A cross-border arrangement becomes reportable only if certain characteristics or features are present, referred to as ‘hallmarks.’ Since most EU Member States have transposed definitions of hallmarks into their domestic mandatory disclosure regime in line with DAC6, we will provide an overview in which we outline the different hallmarks as defined in DAC6.

Main Benefit test

Please note that some hallmarks are linked to the Main Benefit test. This means that certain hallmarks only make an arrangement reportable if it passes that Main Benefit test, which is fulfilled if it is reasonable to conclude that the main benefit or one of the main benefits of an arrangement is obtaining a tax advantage. This will be the case if such a tax advantage is more than merely incidental.

The following categories of hallmarks will be discussed below: 

Category A: generic hallmarks linked to the Main Benefit test;
Category B: specific hallmarks linked to the Main Benefit test;
Category C:
specific hallmarks related to cross-border transactions (some linked to the Main Benefit test);
Category D:
specific hallmarks concerning automatic exchange of information and beneficial ownership; and
Category E:
specific hallmarks concerning transfer pricing. 

Category A: Generic hallmarks linked to the Main Benefit test

  • A.1 Confidentiality clauses where the taxpayer undertakes to comply with a condition of confidentiality which requires not to disclose how a tax advantage could be secured
  • A.2 Performance-based remunerations for the intermediary that depends on the realization of a tax benefit or the amount of tax advantage realized from the arrangement
  • A.3 Standardized documentation/structure allowing market-ready implementation for more than one (other third) taxpayer without any essential adjustments

Category B: Specific hallmarks linked to Main Benefit test

  • B.1 Acquiring a loss-making company in a series of steps planned to end the main business activity and use the losses to reduce taxes, such as by a cross-border transfer to another jurisdiction or by the acceleration of the use of those losses 
  • B.2 Conversion of income into capital resulting in revenue being converted into lower-taxed income or a tax exemption 
  • B.3 Circular transaction resulting in the round-tripping of funds which results in an offsetting or canceling effect

Category C: Specific hallmarks related to cross-border transactions (some linked to Main Benefit test) 

  • C.1 Deductible payments between two or more related parties (≥25% group ownership in associated enterprises), including at least one of the following conditions:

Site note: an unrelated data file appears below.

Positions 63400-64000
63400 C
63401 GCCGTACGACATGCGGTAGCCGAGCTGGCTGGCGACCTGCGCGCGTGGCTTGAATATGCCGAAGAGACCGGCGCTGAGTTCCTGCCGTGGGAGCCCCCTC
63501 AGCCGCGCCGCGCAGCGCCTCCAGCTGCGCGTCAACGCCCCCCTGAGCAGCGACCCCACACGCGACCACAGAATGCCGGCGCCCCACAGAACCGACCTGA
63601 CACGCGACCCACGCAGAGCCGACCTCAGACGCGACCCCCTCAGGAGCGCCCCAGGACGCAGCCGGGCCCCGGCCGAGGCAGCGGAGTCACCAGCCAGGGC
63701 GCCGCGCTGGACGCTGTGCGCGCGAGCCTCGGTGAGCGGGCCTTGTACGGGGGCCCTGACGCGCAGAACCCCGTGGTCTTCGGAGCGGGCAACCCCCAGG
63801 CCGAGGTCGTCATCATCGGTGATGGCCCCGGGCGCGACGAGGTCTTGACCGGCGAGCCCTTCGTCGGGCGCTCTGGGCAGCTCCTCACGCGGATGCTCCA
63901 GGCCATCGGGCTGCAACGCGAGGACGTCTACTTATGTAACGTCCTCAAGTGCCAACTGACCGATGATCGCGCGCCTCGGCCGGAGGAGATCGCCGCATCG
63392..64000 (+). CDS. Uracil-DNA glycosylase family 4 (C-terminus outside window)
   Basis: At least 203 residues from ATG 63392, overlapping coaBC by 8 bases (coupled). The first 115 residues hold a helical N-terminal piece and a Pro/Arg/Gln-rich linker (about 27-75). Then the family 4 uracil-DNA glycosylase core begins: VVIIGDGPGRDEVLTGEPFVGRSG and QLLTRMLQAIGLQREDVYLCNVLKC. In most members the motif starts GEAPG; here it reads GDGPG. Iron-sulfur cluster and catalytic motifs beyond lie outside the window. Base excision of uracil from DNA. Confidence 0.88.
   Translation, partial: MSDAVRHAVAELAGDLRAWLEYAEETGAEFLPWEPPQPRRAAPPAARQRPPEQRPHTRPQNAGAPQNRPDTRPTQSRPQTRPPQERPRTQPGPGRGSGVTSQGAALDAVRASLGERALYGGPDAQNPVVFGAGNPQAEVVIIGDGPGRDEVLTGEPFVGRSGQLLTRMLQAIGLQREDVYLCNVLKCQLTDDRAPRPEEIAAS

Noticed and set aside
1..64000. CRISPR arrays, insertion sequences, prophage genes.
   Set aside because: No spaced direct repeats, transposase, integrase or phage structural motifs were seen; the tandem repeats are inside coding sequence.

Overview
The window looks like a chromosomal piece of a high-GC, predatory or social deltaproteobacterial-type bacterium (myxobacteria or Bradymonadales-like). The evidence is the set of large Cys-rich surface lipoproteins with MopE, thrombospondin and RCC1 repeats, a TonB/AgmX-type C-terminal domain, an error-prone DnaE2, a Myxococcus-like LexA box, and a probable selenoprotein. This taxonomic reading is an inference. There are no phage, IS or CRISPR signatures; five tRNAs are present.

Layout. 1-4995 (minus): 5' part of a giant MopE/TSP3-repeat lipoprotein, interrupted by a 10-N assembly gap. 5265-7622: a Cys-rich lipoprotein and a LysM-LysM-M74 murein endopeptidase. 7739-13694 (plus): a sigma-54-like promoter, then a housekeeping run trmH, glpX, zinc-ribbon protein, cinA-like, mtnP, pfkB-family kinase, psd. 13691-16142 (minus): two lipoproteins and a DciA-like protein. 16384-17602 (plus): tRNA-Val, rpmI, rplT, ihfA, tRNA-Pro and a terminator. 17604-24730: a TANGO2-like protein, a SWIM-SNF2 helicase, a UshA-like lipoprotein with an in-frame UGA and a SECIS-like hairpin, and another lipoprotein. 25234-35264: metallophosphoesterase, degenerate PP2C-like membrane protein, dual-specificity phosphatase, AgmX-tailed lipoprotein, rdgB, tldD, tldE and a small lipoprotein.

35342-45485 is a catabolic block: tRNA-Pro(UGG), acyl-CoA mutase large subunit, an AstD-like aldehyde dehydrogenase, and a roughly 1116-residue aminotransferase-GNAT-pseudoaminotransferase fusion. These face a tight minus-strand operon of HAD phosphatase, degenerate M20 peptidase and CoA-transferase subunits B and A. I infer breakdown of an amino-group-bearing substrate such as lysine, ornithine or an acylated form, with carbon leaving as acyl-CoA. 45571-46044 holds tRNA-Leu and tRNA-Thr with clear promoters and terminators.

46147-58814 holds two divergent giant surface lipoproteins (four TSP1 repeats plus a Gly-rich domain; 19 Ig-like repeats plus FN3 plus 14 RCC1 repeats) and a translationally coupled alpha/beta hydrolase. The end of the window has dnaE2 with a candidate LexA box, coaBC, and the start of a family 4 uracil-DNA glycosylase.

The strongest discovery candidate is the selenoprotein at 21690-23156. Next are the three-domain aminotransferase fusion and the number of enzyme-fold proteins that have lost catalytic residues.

• C.1a: the recipient has no tax residency in any jurisdiction
    • C.1b-i: the recipient is a tax resident in a jurisdiction that imposes no corporate income tax or at the rate of (almost) zero + Main Benefit test
    • C.1b-ii: the recipient is a tax resident in a black-listed third-country jurisdiction that is considered non-cooperative by the EU or OECD
    • C.1c: the payment benefits from a full exemption in the jurisdiction where the recipient resides for tax purposes (objective exemption regarding the payment) + Main Benefit test
    • C.1d: the payment benefits from a preferential tax regime in the jurisdiction where the recipient is a tax resident such as a patent box regime + Main Benefit test
  • C.2 Multiple depreciation regarding deductions for the same asset depreciation are effectively claimed in more than one jurisdiction 
  • C.3 Multiple relief from double taxation regarding the same income item or capital claimed in more than one jurisdiction 
  • C.4 Significant valuation differences regarding a transfer of assets

Category D: Specific hallmarks about the automatic exchange of information / beneficial ownership 

  • D.1 Undermining of reporting obligations under EU legislation on automatic exchange of financial account information 
  • D.2 Non-transparent legal or beneficial ownership chains using persons, legal arrangements or structures that (a) do not carry on a substantive economic activity nor substance, (b) are incorporated, managed, resident controlled or established in any jurisdiction of residence of one or more of the beneficial owners of the assets held, and (c) where beneficial owners within the meaning of Directive (EU) 2015/849 are unidentifiable.

Category E: Specific hallmarks concerning Transfer Pricing 

  • E.1 Unilateral safe harbor rules that would exempt taxpayers from certain transfer pricing obligations or allow for certain pricing which is deemed to be at arm’s length by default 
  • E.2 Transfer of hard-to-valuable intangibles due to the absence of a reliable comparable and difficulty in predicting the level of ultimate success at the time the transaction occurred 
  • E.3 Intragroup cross-border transfer of functions/risks/assets resulting in a decrease of EBIT of ≥ 50% during the first three years post-transfer (compared to the situation of no transfer) 

Questions?

If you have any questions about DAC6, the hallmarks or the main benefit test, schedule a meeting with one of our experts here or ask them via the contact form below.